Text: Tahir Ali

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Image: The flooding Swat river in Lower Dir, Pakistan
Photographs: Tahir Ali
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Iftikhar's story is not unique

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They decided to cross the river and bring back vegetables in their homemade rafts, made of a piece of wood and tyre tubes. They did not realise that the Swat was in a killing mood -- the water was five times more than normal.

It was the same river that a day earlier had killed Lashadar Khan, also from Iftikhar's village.

Iftikhar and his friends Abdul Aziz and Maaz Khan started their voyage in their rafts. In the middle of the river Iftikhar slipped into the water and was seen trying to swim.

His two friends succeeded in crossing the river into Malakand agency, but Iftikhar did not reach the river bank. Some villagers saw him struggling, but no one dared to plunge into the water and save his life, so strong was the current.

Iftikhar's dead body has been not recovered yet. The news of the young blacksmith's death sent shockwaves all around the area. His mother went crazy on hearing the news of his drowning.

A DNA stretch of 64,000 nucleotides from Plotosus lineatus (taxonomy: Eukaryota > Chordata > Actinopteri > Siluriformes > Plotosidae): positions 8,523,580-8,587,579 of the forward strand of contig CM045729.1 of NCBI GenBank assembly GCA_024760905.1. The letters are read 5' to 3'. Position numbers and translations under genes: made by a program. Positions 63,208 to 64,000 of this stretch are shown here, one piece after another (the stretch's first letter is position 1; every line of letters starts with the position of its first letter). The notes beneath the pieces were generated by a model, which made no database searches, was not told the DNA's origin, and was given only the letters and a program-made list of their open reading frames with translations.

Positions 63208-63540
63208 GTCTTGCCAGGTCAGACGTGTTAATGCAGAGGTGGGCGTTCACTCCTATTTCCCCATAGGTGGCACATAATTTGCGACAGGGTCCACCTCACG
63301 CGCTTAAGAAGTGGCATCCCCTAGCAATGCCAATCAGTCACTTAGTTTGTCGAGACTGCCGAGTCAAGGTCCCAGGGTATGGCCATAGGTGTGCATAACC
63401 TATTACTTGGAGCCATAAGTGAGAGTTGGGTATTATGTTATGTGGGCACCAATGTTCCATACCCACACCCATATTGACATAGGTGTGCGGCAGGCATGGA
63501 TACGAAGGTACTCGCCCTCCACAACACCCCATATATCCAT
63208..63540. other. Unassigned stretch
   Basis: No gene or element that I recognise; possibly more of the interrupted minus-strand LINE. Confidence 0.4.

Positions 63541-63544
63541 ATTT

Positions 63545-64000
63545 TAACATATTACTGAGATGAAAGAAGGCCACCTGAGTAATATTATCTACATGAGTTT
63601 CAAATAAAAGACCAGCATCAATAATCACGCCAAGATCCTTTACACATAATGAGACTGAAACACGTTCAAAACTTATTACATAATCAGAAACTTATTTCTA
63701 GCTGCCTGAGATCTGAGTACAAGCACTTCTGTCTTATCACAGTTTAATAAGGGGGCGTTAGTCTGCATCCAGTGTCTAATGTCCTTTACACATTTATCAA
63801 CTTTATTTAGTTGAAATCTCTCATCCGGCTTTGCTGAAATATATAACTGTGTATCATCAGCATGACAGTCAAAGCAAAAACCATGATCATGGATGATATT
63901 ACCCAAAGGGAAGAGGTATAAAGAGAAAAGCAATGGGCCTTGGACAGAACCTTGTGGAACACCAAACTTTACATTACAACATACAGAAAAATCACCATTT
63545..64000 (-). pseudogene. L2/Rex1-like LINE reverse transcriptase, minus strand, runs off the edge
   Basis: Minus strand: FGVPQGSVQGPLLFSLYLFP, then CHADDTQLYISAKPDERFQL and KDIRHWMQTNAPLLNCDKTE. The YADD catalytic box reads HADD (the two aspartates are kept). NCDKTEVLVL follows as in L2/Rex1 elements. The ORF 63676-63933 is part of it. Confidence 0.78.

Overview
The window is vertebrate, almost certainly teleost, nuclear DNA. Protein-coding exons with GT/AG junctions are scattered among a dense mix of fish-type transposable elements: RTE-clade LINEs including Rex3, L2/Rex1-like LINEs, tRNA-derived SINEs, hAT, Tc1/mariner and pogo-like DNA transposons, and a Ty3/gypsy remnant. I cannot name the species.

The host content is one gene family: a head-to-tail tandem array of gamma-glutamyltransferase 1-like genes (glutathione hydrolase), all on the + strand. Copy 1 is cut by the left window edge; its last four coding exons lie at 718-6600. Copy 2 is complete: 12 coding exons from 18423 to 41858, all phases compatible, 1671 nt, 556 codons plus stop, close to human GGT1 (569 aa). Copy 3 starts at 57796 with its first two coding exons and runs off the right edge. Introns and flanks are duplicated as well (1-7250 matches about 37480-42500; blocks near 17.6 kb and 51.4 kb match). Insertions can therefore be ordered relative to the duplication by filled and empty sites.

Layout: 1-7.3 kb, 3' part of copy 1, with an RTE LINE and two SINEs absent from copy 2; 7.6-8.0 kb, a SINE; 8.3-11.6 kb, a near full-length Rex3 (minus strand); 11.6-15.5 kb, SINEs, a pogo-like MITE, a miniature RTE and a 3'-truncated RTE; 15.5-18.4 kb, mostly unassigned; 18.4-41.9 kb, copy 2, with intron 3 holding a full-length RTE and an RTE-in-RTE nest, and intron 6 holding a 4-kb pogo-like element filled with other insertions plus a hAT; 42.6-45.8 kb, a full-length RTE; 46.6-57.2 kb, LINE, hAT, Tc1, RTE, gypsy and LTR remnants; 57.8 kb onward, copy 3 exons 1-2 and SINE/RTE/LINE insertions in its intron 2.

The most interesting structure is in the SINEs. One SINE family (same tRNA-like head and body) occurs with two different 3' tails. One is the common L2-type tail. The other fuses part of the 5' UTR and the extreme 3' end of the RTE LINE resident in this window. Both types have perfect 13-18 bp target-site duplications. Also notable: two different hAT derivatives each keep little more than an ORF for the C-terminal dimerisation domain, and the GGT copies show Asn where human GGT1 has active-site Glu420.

"Who says my son has drowned? He is outside working at his workshop and will come back in the evening," she still repeats the same story while she does not allow anyone to enter her son's room.

Her husband, Iqbal Khan, is still optimistic about his son's return. He says, "My son will return; actually he must have crossed over to Malakand agency and will come home, as the government will erect a bridge over the river." 

This is by no means a solitary story, one can find many such gloomy families all over -- some have lost their family members, others are rendered homeless.